In January 2005, the Manggha Centre of Japanese Art and Technology entered a new phase in its activity. Formed in 1994, on the initiative of Andrzej Wajda and Krystyna Zachwatowicz, it was a division of National Museum Krakow, and also a place where the Kyoto-Krakow Foundation proactively promoted the culture, art and technology of Japan. In 2005, pursuant to a decision of the Minister of Culture, the Manggha Centre was spun off from the organisation of the Museum and until 1st September 2007 operated on its own as an autonomous cultural institution. Since1st September 2007 the status of the Centre has changed.
The Manggha Museum has no analogy not only in Poland, but also in Europe. Ever since the beginning of its existence, it has combined two functions: that of a museum per se and also that of a centre of culture. In terms of forms and effects, the activities of the Museum match the understanding of the role of the contemporary museum, which is becoming a dynamic institution, introducing new extra-museum forms of activity going beyond the traditional gathering, systematising and displaying of collections. In accordance with the general trend, the old type of museum – the ‘temple of arts’ – is gradually turning into a vibrant centre of culture, and increasingly its primary goal is to propagate art through interdisciplinary work, where the main emphasis is on education in its broadest sense. Instead of typical features of a traditional museum, such as durability and invariability, in the new type of institution the following are foregrounded: openness, adaptability and diversity of activities.
The presence in the Manggha Museum of a rich collection of old Japanese art owned by the National Museum in Krakow makes it possible to offer a versatile presentation of traditional Japanese culture. Ever since the opening of the Museum, the collection has been an integral part of what we offer, which means that, whenever necessary, selected objects form this collection serve as either a starting point or a point of reference form presentation of specific themes in Japanese culture, art and customs…
In popularising knowledge about Japan during all years of our activity we have relied on a variety of methods, including multimedia activities, the use of modern audio and video equipment, and multifaceted treatment of the themes we present. All this is intended to help a recipient raised in the European cultural circle understand the unique character of the cultures of Asia. We try to reach various audiences; we offer a wide and variable range of programmes, both at a popular and a specialist scholarly level. As far as possible we respond to the public interest, and at the same time we continue to work on key motifs and themes connected with art, music, theatre, philosophy, or religion.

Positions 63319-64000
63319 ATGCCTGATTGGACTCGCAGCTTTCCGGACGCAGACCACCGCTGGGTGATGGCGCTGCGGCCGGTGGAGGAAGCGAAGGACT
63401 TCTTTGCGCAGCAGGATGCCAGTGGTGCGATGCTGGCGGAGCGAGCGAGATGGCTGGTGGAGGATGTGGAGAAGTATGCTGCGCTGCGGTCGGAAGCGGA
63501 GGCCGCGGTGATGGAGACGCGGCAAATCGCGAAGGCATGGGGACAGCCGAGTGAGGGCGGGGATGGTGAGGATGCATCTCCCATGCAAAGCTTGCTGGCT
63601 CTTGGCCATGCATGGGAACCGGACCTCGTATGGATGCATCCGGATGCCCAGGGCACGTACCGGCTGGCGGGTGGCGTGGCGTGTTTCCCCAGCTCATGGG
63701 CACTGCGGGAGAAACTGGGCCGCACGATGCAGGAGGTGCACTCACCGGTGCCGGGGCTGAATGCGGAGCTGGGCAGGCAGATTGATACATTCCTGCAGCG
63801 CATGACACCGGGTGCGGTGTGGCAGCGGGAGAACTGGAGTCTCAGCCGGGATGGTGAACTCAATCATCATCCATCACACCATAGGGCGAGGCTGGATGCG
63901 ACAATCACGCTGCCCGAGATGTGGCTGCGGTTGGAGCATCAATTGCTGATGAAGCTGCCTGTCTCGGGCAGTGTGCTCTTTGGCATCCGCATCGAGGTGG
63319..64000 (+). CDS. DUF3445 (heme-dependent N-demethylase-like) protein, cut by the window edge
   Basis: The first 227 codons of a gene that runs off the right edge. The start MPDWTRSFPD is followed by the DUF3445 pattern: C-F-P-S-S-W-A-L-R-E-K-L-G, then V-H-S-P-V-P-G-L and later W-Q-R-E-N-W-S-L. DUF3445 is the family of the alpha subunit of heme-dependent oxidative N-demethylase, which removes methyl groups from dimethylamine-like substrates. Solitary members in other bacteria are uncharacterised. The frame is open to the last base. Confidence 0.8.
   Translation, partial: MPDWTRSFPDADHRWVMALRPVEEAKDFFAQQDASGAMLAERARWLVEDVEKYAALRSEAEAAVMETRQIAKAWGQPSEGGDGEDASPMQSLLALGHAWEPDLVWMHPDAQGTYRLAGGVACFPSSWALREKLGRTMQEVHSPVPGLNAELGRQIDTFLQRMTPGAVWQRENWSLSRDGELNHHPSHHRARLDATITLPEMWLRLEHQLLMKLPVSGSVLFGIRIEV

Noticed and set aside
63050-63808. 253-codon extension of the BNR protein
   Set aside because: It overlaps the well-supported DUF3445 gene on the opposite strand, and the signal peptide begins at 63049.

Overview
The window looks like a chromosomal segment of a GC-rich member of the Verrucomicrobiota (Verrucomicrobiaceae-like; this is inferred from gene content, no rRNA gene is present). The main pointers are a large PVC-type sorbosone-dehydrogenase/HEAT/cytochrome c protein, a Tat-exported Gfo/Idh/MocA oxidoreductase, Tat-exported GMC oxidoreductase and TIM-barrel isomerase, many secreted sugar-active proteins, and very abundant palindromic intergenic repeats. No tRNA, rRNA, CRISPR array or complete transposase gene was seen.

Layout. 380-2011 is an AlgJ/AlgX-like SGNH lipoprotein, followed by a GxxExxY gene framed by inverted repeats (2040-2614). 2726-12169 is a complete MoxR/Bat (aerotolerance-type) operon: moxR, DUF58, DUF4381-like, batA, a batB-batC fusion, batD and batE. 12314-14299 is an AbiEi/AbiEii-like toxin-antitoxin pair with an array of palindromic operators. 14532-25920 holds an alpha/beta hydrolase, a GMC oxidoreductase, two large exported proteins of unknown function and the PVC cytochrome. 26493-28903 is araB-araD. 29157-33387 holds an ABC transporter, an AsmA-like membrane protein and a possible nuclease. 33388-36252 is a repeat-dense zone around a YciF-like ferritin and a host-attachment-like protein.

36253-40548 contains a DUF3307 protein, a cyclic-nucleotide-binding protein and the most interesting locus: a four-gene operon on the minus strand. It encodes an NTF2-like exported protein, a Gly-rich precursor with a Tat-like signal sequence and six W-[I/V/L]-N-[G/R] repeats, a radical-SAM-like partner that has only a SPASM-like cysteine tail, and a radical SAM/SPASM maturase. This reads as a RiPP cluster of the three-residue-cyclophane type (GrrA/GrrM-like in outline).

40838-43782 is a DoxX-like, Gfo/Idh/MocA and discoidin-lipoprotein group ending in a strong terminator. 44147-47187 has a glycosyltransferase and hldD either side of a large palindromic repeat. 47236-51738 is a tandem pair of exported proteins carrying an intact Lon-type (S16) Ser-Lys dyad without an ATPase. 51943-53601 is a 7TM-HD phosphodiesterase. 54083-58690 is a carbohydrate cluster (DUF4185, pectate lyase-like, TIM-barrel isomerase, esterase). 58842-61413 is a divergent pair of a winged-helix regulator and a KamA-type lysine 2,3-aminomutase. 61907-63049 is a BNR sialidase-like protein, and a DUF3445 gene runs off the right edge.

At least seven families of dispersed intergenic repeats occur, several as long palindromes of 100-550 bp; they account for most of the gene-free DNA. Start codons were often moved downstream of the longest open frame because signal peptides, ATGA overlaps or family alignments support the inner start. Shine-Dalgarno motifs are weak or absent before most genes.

Such proactive operation would not be possible without our modern venue, specially designed for these new tasks, and – above all – our young team, which is growing in more ways than one and is always eager to take up new tasks and challenges, and to introduce innovative forms of activity adequate for the specific range of subjects that we deal with.
In its new capacity as a national institution of culture, the Manggha Museum of Japanese Art and Technology intends to continue and enhance its activities, previously conducted by the Kyoto-Krakow foundation, in reliance on both the collection of old Japanese art deposited by the National Museum in Krakow and the experience and contacts gained so far.
At present, we wish to extend our area of activity to include other Far East countries, primarily China and Korea, Non-Japanese themes, which in fact have already surfaced on several occasions – in lectures, during academic conferences, exhibitions, dance and theatre shows – will be featuring increasingly in our programme. It will be possible to address new themes primarily thanks to various collections of Far Eastern art in Poland and collaboration with Polish orientalist circles and specialists in a variety of disciplines of Far Eastern art and culture.
We also plan to make direct contact with institutions of culture and artists in that part of the world. Based on our previous experience, we look forward to continued active collaboration with other European countries in promoting the culture of the Far East, joint research programmes and projects, and exchanges of artists and exhibitions. Proper development of our activity will be possible after the Gallery of Far Eastern Art is built near the Manggha Museum, as a separate building intended for exhibitions and other non-Japanese events.
Bogna Dziechciaruk-Maj – Director of the Manggha Museum